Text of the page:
May 012011

This tragic report comes from a concerned MAC subscriber and is a good case to use when discussing confined spaces with crew. Break it down into events and ask “what would you do in this situation”, the determined brother-in-law being a situation that you may havee to deal with.

M/V Melanie is a small inter island containership that is worked in the non-union section of the port of Miami FL USA using a gantry or shore crane. She is worked in the Caribbean using ship’s gear for the most part.

A 20′ ISO standard container of liquefied air-conditioning propellant came to the gate.  The tank was venting gas through an obviously altered relief valve.
The driver explained to the clerk at the gate, who had no HAZMAT training, that the venting was normal and harmless.  As the tank had the proper label and the documentation showed that it was a non-hazardous “green” gas in liquid form the clerk accepted the container into the terminal.

O2 shows as a “green” gas when it is clearly an “Oxidizer”.  Any gas that can displace O2 due to its density should have a “hazardous” label and be “on deck stowage only”.

The tank was placed on the ground in the terminal for three days awaiting the vessel.  It vented the entire time and none of the untrained employees
thought anything of it.

When the vessel arrived the tank was pre-stowed below deck on the bottom tier of the #1 hold.  Due to the sheer of the vessel the bottom tier was only 1 X 20′ container slots wide forward and 3 X20′ slots wide aft, with tiers above widening out to 5 X 40′ containers wide by the top height. Containers could be stowed 3 deep in the hold.

The tank was loaded at night in the position where it was supposed to go at the forward end of the lowest tier, center, 40′ slot which placed the tank at the foot of the access trunk and ladder coming down from the main deck.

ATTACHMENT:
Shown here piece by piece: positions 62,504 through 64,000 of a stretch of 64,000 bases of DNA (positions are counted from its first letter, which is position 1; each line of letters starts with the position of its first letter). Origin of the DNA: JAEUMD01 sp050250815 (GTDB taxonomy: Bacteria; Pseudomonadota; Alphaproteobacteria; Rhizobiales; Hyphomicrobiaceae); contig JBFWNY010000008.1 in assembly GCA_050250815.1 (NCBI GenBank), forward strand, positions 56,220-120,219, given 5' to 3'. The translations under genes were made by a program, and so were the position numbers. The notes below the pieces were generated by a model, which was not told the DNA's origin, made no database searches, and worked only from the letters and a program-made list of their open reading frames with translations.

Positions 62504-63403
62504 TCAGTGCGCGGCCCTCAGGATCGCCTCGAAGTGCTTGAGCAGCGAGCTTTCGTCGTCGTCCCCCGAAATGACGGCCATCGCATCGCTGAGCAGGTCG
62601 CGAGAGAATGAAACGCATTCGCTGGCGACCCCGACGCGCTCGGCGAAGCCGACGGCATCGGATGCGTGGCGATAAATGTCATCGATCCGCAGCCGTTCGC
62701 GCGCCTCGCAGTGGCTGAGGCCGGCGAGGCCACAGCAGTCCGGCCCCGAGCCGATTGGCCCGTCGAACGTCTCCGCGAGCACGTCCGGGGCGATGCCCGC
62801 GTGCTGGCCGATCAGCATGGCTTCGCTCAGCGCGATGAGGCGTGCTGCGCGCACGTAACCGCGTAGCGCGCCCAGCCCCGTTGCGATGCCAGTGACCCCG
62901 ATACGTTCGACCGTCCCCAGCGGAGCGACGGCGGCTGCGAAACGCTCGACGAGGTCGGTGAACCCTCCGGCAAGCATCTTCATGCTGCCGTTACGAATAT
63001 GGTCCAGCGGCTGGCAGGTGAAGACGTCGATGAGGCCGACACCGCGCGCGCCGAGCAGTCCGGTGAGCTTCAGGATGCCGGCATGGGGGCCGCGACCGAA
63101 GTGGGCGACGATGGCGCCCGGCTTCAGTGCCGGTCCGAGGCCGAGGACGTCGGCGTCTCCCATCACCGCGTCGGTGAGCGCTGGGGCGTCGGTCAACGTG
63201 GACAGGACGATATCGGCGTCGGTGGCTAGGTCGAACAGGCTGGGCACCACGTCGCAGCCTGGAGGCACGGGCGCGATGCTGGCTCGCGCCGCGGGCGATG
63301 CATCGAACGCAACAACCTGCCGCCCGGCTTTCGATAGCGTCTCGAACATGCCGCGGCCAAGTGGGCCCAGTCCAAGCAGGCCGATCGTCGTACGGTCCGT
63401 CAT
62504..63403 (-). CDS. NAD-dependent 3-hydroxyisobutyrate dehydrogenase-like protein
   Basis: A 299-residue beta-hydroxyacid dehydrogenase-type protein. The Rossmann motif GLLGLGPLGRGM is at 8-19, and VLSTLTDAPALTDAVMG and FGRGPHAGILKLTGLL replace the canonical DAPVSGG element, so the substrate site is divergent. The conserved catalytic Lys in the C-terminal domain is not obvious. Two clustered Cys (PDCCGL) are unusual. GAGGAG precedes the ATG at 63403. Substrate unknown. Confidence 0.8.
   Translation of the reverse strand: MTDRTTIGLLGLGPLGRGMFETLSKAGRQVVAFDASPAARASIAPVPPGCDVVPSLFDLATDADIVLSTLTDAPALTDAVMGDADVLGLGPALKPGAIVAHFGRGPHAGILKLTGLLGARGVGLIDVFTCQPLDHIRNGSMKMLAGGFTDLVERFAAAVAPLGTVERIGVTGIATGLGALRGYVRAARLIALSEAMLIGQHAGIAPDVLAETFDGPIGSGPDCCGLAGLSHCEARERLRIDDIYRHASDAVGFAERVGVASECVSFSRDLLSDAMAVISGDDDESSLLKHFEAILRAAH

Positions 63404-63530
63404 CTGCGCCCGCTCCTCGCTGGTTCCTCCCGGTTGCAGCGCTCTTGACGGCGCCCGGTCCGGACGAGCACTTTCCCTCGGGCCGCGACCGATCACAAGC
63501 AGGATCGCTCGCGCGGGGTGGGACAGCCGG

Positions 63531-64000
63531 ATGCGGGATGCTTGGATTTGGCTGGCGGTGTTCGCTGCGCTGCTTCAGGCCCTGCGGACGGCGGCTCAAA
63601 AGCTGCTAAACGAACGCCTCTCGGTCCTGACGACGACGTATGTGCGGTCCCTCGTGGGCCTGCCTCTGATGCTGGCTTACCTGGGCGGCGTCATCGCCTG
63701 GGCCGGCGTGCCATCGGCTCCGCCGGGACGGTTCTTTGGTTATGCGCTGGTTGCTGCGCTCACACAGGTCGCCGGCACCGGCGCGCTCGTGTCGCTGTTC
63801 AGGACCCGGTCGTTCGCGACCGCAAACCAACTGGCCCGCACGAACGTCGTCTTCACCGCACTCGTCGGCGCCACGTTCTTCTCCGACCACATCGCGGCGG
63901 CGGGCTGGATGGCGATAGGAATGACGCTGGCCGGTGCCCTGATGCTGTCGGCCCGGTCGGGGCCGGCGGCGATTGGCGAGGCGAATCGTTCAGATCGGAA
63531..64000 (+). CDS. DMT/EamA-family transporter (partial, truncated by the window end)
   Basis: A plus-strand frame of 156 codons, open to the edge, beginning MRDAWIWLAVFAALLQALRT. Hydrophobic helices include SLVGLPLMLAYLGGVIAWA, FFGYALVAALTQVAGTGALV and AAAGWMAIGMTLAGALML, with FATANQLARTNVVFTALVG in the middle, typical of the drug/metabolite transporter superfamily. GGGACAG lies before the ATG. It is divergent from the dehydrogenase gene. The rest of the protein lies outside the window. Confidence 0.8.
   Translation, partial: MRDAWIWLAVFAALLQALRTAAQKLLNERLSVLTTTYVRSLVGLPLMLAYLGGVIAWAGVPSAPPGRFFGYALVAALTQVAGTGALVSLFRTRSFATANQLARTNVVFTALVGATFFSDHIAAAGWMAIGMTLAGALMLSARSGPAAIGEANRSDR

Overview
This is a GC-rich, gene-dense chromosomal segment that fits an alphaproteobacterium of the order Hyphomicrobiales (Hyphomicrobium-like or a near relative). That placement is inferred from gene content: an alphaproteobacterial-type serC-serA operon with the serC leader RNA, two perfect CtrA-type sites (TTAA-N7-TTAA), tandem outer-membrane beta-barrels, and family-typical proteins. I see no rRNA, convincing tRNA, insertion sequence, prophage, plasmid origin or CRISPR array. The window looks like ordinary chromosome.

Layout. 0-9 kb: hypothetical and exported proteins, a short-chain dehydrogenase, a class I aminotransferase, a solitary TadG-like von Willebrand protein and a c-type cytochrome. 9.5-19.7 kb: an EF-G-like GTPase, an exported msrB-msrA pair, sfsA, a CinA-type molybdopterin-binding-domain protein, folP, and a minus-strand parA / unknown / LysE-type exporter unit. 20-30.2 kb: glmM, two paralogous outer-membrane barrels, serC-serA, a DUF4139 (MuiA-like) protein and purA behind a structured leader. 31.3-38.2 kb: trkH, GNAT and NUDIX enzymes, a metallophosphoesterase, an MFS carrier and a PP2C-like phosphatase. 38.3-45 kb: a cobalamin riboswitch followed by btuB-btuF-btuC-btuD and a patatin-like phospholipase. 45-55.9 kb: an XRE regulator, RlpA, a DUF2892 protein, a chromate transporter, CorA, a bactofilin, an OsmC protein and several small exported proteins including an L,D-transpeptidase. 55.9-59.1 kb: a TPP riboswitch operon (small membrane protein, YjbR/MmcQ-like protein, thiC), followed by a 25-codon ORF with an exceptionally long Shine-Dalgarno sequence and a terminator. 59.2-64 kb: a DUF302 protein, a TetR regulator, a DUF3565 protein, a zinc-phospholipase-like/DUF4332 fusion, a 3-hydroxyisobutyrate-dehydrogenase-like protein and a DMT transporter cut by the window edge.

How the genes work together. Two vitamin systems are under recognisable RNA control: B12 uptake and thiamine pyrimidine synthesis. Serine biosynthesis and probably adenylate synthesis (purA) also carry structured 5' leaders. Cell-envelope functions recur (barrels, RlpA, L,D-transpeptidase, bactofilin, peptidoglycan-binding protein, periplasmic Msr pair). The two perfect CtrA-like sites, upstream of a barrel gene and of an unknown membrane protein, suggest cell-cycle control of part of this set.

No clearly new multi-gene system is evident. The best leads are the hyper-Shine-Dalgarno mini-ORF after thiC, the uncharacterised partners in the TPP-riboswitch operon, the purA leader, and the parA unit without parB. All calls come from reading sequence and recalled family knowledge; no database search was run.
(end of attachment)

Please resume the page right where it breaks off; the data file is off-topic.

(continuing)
At the time of loading an able seaman noticed the tank venting and reported it to the mate on watch as a leaking tank.

The mate located the supercargo and instructed that the tank be removed. After some discussion it was agreed that the tank would be stowed on deck.

The supercargo informed the terminal’s vessel superintendent that the tank had to be discharged.  At this time # 1 hold had just been filled and the gang was moving aft to allow the crew time to close the hatch cover.

The terminal superintendent informed the labor foreman that the tank had to be dug out of the hold.  This operation would involve the removal and replacement of 5 containers plus a substitution for the venting tank.

The terminal superintendent left to perform other duties.

The foreman, it is speculated, decided to climb into the hold and see if he could stop the venting by tightening the relief valve.  He did not know that the valve had been altered.

The venting gas had displaced the O2 in the lower tier in the interval between loading and when the foremen entered the hold.  The man climbed down into and odor free, zero O2 environment, quickly passed out, and was asphyxiated.

The foreman did not tell anyone that he was entering the hold and his going missing was not realized until the supercargo called the terminal superintendent 45 minutes later to ask why the gang was not re-arranging the stowage in # 1 hold.

The superintendent quickly realized that the foreman was nowhere to be found and a search was began.  A crew member shone a torch (flashlight) into the Number One ladder trunk and it reflected off the foreman’s orange safety vest.  The crewman gave the alarm.